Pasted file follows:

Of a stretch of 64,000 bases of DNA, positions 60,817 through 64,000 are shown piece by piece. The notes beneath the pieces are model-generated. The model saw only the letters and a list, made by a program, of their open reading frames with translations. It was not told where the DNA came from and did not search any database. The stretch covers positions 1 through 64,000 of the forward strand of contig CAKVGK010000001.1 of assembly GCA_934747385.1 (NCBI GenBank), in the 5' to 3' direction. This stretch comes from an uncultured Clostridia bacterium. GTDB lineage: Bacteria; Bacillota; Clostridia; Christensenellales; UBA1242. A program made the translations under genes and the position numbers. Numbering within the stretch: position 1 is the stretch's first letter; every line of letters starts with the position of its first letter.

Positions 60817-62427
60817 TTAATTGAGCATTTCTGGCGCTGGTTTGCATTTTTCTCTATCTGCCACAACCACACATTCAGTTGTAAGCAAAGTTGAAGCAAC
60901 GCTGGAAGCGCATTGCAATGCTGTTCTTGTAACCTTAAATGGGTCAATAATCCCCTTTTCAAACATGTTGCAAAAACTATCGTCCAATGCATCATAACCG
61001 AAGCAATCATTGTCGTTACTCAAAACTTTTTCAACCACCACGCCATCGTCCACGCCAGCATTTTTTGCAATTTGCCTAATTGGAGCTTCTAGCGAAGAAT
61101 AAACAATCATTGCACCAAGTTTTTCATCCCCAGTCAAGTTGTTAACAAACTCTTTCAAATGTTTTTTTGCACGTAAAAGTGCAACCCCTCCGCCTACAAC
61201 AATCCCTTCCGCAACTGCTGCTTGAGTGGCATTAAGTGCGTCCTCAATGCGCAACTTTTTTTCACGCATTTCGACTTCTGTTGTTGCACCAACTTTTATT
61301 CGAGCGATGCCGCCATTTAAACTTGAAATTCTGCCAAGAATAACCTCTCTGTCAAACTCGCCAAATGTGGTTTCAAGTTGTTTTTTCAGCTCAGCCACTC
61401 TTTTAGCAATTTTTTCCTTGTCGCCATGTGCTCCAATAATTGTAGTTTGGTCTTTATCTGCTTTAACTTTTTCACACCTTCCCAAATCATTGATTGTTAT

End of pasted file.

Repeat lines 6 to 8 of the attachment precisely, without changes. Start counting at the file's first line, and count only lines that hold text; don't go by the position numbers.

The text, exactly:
61101 AAACAATCATTGCACCAAGTTTTTCATCCCCAGTCAAGTTGTTAACAAACTCTTTCAAATGTTTTTTTGCACGTAAAAGTGCAACCCCTCCGCCTACAAC
61201 AATCCCTTCCGCAACTGCTGCTTGAGTGGCATTAAGTGCGTCCTCAATGCGCAACTTTTTTTCACGCATTTCGACTTCTGTTGTTGCACCAACTTTTATT
61301 CGAGCGATGCCGCCATTTAAACTTGAAATTCTGCCAAGAATAACCTCTCTGTCAAACTCGCCAAATGTGGTTTCAAGTTGTTTTTTCAGCTCAGCCACTC